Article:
Mountain Lee Waves
When a cold front approaches California from the northwest and the westerly airflow increases in speed over the Sierra crest, spectacular "stationary" clouds are usually seen over the leeward valleys. These are manifestations of a mountain lee wave, as it is known (Fig. 1.2). If the ridges and troughs of the horizontal airflow pattern are likened to the bends or meanders of a stream, the lee wave phenomena are analogous to the falls and ripples. Figure 1.3 shows a typical pattern of airflow and cloud forms in a strong lee wave. Air flowing over the Sierra Nevada plunges downward, then upward, and then downward again in a series of crests and troughs. The wavelength depends on the airflow characteristics, mainly the variation of air temperature with height (lapse rate) and the increase of wind speed with height (wind shear). The amplitude is greatest in strong waves and in cases where the vertical flow pattern is in resonance with the terrain, as, for example, when the second wave crest lies over the next mountain range downwind, such as the White-Inyo mountains, east of Owens Valley.
Updrafts and downdrafts in a strong lee wave often have speeds of 2,000 ft (600 m) per minute, sometimes exceeding 4,000 ft (1,200 m) per minute. Where the air descends, it warms, and the relative humidity decreases. The warm, dry winds, which may reach speeds of 60 mph (30 m/s) or greater at the surface, are known as foehn winds. The stratocumulus cloud deck over the Sierra Nevada is called a foehn-wall or cap cloud, and its downslope extension is known as a cloudfall. After it evaporates, the invisible moisture is cooled again in the ascending current and forms the turbulent cumuliform roll cloud. Looking at the roll cloud, an observer has the impression that it is rotating, but this is an illusion caused by the wind shear. However, below the roll cloud there is commonly a true rotor circulation, which brings easterly winds at
the surface. On rare occasions a very strong lee wave will be in resonance with the terrain so that the first wave crest lies over the White-Inyo Range.
Above the roll cloud, there may be one layer or several decks of smooth, lens-shaped altocumulus clouds which appear stationary but through which the air is passing at 50–100 mph (22–45 m/s); the cloud droplets form at the windward edge and evaporate at the leeward edge. Soaring pilots make use of a mountain lee wave by flying into the wind and ascending in the updraft zone. In Figure 1.3 the dotted line shows a typical path of a sailplane: a line of flight under the roll cloud during airplane tow, release point at "x," and then a line of flight upward. Several flights above altitudes of 40,000 ft (12,000 m) have been made in lee waves by pilots equipped with oxygen to survive the low pressure (200 to 150 mb) and with warm clothing to withstand the cold temperatures (-94°F or -70°C).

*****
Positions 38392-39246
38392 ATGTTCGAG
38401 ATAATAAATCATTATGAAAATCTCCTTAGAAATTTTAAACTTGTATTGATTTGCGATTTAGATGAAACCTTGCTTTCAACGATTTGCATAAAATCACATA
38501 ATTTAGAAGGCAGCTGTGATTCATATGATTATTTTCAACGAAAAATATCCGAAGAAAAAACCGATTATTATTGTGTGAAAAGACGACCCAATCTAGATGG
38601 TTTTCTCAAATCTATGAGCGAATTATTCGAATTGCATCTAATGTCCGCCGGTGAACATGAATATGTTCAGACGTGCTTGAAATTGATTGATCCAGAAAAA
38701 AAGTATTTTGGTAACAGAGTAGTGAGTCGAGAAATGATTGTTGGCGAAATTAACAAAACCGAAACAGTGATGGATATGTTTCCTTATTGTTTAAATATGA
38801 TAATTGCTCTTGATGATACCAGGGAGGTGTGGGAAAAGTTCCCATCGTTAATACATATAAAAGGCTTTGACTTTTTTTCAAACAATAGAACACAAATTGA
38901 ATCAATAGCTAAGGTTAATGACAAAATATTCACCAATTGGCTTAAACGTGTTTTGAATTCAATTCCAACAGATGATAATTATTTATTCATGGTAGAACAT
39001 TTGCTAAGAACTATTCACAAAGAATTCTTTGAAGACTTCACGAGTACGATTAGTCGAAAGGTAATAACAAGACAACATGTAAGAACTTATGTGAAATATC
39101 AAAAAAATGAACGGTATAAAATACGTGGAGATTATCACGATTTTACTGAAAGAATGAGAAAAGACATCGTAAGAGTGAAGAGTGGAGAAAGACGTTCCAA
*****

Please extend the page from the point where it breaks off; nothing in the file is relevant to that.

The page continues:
Wave clouds may appear in any month of the year, but they are most often seen in late winter and in spring. They usually reach their maximum development in
midafternoon and are most beautiful at sunset, when the highest clouds, at 30,000–40,000 ft (9,000–12,000 m), remain colorful long after the sunlight has left the leeward valley.
A local wind of another sort may sometimes be observed by motorists in the winter season in the Owens Valley near Olancha. During strong lee wave conditions or the passage of a cold front, a great horizontal cyclonic eddy may develop about Owens (dry) Lake; there will be a northerly (i.e., from the north) wind along the route of Highway 395 but, as evidenced by blowing dust, a southerly wind on the east side toward Keeler. When the surface flow is southerly in Owens Valley, the dust from Owens Lake may be carried far north of Bishop, lowering visibility so that the mountains are nearly obscured, and the alkali dust is sometimes tasted by pilots flying at 12,000 ft (3,600 m)! Similar phenomena occur in other arid basins of California and Nevada.